BFI Flare Film Festival Review – My Fiona (2019)

Selected as part of the BFI Flare Film Festival 2020 (now available online here), My Fiona is a stunning directional debut from actress Kelly Walker. Included under the Hearts category of the festival, My Fiona intricately explores the cycle of grief and mourning through the eyes of a best friend. After the unexpected suicide of ambitious and optimistic Fiona, Jane is left alone and having to run their business solo. The only purpose she can find in life is to help look after Fiona’s son, Bailey, cared for by Fiona’s workaholic wife.

Bold yet nuanced, My Fiona is a compelling drama that faces death straight in the face. Walker doesn’t beat around the bush, tackling difficult ideas with confidence – mostly exuded from a strong-headed performance by Jeanette Maus. A sense of realism is achieved, despite the extremity of the plot, allowing audiences to sympathize with our troubled protagonist regardless of her flaws.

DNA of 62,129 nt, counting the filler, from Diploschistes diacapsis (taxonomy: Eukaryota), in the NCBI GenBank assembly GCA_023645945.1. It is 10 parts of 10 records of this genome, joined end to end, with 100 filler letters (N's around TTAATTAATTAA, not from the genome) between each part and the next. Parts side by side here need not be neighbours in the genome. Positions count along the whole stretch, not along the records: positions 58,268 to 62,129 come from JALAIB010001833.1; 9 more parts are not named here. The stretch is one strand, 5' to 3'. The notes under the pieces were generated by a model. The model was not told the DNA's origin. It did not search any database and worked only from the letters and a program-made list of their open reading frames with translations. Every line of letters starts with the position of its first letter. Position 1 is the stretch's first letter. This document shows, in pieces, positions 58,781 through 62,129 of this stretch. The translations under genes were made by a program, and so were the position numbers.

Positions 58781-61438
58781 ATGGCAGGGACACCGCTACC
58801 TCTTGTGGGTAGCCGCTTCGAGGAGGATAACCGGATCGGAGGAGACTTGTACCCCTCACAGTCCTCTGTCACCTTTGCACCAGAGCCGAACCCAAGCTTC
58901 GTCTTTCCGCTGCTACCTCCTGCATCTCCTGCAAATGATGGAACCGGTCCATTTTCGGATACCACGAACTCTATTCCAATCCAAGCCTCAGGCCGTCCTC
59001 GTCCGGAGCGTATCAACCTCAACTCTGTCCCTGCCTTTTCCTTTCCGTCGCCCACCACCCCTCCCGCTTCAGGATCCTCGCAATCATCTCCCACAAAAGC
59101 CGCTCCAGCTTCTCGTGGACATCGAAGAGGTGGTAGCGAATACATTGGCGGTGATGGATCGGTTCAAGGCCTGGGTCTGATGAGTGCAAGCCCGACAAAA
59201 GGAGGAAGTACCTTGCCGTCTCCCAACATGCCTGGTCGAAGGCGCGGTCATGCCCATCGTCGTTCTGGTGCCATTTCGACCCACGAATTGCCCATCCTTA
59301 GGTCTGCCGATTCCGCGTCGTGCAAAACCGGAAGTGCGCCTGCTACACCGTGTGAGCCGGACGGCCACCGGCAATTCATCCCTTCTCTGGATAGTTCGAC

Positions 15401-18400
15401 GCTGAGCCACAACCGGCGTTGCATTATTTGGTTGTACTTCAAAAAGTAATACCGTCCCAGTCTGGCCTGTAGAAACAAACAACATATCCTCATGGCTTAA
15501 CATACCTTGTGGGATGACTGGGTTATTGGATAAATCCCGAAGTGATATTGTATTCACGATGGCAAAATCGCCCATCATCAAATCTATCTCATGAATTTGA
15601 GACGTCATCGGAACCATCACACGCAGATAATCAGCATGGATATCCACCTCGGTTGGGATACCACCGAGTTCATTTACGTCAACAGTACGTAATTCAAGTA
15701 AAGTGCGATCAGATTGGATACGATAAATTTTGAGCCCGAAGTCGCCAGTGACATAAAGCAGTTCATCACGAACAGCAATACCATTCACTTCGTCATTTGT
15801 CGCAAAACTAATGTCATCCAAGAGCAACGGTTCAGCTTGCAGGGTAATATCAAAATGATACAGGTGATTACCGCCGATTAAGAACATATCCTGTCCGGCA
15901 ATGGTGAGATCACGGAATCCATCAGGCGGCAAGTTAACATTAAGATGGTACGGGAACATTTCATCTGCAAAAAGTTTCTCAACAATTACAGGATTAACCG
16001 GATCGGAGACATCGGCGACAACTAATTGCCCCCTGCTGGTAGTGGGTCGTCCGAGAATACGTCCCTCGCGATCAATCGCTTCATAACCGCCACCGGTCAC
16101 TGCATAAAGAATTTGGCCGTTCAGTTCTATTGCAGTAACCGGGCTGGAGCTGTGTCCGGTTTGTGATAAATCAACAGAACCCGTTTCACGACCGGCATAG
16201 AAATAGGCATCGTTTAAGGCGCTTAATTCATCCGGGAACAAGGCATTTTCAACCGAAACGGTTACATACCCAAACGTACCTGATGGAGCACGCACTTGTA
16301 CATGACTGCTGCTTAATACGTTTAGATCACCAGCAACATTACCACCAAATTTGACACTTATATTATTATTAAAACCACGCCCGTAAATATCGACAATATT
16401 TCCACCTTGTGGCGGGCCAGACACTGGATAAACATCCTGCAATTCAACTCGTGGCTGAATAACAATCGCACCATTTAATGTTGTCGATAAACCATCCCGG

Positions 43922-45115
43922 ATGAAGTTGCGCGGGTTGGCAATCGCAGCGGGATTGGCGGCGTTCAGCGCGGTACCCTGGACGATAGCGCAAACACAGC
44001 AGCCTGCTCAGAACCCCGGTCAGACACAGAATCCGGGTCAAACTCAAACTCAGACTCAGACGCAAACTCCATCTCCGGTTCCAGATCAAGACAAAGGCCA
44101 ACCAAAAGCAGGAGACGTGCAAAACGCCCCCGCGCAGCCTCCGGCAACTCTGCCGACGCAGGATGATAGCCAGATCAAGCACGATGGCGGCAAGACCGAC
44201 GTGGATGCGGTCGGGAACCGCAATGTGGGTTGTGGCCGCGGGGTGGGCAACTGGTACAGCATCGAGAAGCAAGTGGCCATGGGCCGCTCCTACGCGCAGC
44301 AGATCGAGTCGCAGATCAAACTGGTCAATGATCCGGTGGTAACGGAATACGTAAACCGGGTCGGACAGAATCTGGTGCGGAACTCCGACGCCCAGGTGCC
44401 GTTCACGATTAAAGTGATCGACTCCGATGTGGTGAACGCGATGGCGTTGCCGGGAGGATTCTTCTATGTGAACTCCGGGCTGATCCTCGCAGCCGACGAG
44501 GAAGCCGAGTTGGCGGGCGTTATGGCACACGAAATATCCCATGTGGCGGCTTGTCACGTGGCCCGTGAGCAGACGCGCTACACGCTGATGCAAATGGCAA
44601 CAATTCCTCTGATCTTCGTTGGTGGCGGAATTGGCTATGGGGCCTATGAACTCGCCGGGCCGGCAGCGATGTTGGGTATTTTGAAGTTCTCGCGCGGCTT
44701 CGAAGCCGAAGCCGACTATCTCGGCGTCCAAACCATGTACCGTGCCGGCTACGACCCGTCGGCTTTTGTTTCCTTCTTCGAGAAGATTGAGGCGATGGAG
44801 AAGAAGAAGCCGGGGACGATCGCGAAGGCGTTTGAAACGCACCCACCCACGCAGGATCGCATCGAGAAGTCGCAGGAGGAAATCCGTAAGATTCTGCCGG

Though the film may sometimes dip into aimlessness, the lack of direction is fitting for a story about mourning. The loss, anger and sadness that comes with being left behind is not an easy journey to navigate; feelings are confusing, especially given that Jane has no ambitions or friends of her own to hold onto.

Walker playfully injects moments of humour and joy into her debut, providing a sense of comic relief among the emotional turmoil. Audiences are invited to reflect on their own actions and how it affects others – the same way Jane does when realising that she isn’t the only one who has lost somebody. Executed with elegance and humility, My Fiona definitely deserves checking out in celebration of LGBTQI+ cinema.